The sun sets in the twenty-minute drive to Chekhshoukh restaurant, and I am eager to have some real Algerian food. I have noticed in practically every part of the world, most people will not suggest a restaurant from their own culture first when recommending restaurants. A German will likely point you to a good kebab place before a biergarten, and in this way Nadjib gives me five or six French restaurants, pizza places, and burger joints before he finally gives me something I can use. Chekhshoukh not only has an exclusively Arabic Google page, but is also decorated with shin-high ottomans for sitting and long, elegantly-draped, red fabrics, giving the urban restaurant an intriguing bedouin vibe. The man there speaks no French, so I point to the dishes on the menu that I want and he tries to get me to try more and more. In the end, I get more of that blessed dip hmiss and lamb mfawar, which comes encased in Saran wrap and aluminum foil, where it has been marinating, steaming, and stewing so long that it dissolves into a savory paste as soon as I put it in my mouth. I thank the owner profusely ad try to tip, but he doesn’t accept.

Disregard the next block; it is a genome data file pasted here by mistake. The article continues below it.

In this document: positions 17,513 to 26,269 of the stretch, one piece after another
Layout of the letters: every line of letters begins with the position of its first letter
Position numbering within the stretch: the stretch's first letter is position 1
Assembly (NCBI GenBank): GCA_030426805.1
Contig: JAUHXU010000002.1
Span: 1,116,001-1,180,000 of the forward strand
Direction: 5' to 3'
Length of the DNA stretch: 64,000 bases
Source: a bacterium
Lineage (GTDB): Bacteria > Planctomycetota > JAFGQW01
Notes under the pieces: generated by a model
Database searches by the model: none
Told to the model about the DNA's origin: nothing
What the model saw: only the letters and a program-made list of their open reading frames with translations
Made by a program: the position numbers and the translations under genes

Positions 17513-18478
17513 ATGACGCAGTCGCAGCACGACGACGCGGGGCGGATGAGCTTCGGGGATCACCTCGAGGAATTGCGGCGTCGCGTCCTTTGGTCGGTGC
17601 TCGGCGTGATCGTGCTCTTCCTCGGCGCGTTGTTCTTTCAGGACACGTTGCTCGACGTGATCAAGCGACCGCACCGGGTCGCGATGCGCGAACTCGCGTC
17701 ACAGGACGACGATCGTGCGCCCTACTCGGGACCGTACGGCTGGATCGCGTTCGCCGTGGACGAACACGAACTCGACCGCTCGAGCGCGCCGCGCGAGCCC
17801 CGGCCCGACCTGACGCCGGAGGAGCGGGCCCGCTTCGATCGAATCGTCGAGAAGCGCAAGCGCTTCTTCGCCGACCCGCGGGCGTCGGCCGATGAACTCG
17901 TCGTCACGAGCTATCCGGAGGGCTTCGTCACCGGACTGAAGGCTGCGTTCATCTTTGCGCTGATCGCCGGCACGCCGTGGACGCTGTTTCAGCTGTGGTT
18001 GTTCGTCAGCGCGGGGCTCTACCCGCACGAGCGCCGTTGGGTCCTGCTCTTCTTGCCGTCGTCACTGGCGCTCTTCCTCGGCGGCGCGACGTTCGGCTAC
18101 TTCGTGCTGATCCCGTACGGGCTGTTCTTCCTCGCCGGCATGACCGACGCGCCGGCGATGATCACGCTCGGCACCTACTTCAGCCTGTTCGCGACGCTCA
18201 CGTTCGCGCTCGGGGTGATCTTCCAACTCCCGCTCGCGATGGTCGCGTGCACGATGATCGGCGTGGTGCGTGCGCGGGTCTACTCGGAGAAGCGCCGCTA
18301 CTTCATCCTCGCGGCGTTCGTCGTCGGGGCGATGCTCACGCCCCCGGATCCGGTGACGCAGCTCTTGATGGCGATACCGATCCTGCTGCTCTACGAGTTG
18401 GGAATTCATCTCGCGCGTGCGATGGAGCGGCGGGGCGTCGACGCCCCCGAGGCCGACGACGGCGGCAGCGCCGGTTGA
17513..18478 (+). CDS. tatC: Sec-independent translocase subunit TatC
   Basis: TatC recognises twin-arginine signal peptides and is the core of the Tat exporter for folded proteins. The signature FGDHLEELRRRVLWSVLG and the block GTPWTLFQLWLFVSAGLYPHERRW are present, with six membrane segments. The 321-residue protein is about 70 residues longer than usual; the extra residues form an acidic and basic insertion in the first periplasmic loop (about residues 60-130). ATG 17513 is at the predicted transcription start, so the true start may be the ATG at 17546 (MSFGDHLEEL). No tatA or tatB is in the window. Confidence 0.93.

I hail a taxi, manned by a guy more or less my age who happens to be dropping off his friend. The young man is smiling profusely and seems like he's itching to go as soon as I close the door. As we sit in traffic, I show him where I want to go on the map, and by the way he is fingering my iPhone screen I can tell he isn’t great with navigation. He speaks French, and having luckily just completed my Duolingo lesson on directions, I volunteered to translate Siri’s directions into French so he doesn’t have to look at the screen while driving. He happily invites me to sit in the front, and Siri and I happily join him. Over the next 30 minutes, I get a free language lesson from the driver, who points out buildings and tells me the local names for them. He has a mellow smile until another cab pulls up beside us and rolls down his window. My driver begins beaming, switching gears so both cars are going the same speed. The two drivers are friends, and hold a conversation for over a mile as we drive around 35 miles an hour. I introduce myself in Arabic, like I am introducing myself to a class, which gives the other driver a real kick. Not a lot of introductions are done between cars on one of Oran’s busiest arteries, though the quiet night is not a bad time to do it. My driver gives a casual wave, signalling we’re turning up ahead. In a few minutes I am stepping into the hostel, and a few minutes after that I am in bed.
Victor Bernabei is just another millenial travel blogger. But here's the twist: He isn't a millenial! His goal is to see as many countries as he can, and spread the message that the world is not as scary as the news wants you to believe, and that there is beauty in all people, places and things.